• 2. Whole beans stored at room temperature in a one-way valve bag (from which CO2 can escape but stale-making air can’t get in)
  • 3 and 4. The same beans stored in the freezer
  • 4, 5, 6, and 7. Ground coffee stored in the same 4 manners

The grinds and whole beans all came from the same batch. The coffee was stored for two weeks before we cracked it out, to get the full effect.

The taste test followed an earlier, less scientific, test, which came up with the following conclusion (which I agree entirely with)…

“Looking at the results with an open and caffeinated mind, my recommendation is to treat fresh-roasted coffee just as you would fresh-baked bread: Better to buy a little bit, use it up while it’s fresh, and buy more when needed. And, just as with fresh-baked bread, the second-best—though by a mile—option is to prepare it into individual servings and store them air-tight in the freezer (in the case of bread, that means slices; for coffee, that means premeasured doses you’d use to make a certain size batch of joe at a time), using only what you need at any time and never letting them thaw and refreeze.”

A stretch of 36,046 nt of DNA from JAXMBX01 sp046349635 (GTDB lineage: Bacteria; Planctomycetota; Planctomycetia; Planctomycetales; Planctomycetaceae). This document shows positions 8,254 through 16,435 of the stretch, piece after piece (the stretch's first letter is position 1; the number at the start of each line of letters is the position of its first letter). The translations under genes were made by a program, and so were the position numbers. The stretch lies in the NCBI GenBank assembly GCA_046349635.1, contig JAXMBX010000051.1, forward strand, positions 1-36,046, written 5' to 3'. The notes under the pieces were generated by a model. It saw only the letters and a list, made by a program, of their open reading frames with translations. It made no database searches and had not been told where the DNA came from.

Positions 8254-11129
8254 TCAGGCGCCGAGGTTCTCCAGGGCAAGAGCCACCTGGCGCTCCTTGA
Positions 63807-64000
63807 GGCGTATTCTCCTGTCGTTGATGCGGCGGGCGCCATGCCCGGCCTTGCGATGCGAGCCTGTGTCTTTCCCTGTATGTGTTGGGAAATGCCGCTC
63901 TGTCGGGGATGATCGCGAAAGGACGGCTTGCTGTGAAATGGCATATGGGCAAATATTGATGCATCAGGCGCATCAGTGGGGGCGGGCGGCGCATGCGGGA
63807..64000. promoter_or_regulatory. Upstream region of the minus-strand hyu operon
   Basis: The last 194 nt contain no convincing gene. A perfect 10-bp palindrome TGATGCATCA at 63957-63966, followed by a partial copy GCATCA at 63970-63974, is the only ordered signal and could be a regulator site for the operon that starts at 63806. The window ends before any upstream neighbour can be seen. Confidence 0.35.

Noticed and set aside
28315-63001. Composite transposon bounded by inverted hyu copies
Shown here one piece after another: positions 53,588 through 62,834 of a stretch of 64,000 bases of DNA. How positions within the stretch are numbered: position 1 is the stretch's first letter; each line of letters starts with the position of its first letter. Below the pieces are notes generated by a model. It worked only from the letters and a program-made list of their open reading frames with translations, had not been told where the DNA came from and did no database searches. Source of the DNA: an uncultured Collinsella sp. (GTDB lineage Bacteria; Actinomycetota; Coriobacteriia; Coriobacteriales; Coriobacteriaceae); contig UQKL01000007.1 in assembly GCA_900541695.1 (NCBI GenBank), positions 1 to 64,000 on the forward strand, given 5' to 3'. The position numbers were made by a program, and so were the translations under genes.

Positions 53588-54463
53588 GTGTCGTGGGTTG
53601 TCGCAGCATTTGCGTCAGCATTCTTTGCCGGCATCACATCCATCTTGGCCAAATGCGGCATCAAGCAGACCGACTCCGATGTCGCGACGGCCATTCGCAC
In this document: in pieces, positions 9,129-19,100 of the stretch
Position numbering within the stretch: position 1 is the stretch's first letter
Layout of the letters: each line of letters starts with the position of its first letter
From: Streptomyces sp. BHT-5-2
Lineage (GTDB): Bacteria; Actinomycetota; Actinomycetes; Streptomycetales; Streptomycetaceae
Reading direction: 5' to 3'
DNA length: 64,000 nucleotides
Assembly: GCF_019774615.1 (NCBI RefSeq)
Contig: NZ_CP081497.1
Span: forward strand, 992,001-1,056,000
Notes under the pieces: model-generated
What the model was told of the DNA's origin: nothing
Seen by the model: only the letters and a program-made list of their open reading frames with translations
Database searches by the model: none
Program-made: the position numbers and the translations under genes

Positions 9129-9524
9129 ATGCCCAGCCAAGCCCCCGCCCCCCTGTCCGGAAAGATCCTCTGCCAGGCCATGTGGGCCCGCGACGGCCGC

When beans thaw they sweat and their chemical make-up changes. It’s bad. Mmmkay.

This is just crazy. Who needs this much over-roasted coffee anyway?

This is what it looks like for real.

This has been all over the interwebs. It’s originally from the National Post.

Beanhunter Updated

by: Nathan

If you love coffee and iPhones and travelling to places you’re unfamiliar with. Or if you’re just looking for something new and different. Beanhunter has you covered. It’s a brilliant crowd sourced coffee review app that sits snuggly in the confines of your iPhone and helps you avoid bad coffee. What more could you want? How about an updated version. That’s right. Christmas came late this year. Beanhunter has just released an update to their website and their app (on the App Store).

There are 225 cafes reviewed in Brisbane alone, so it’s well worth checking out. Do it. You won’t regret it. I can’t speak any more highly of an iPhone app.

They’re sociable types too. On both Facebook and Twitter.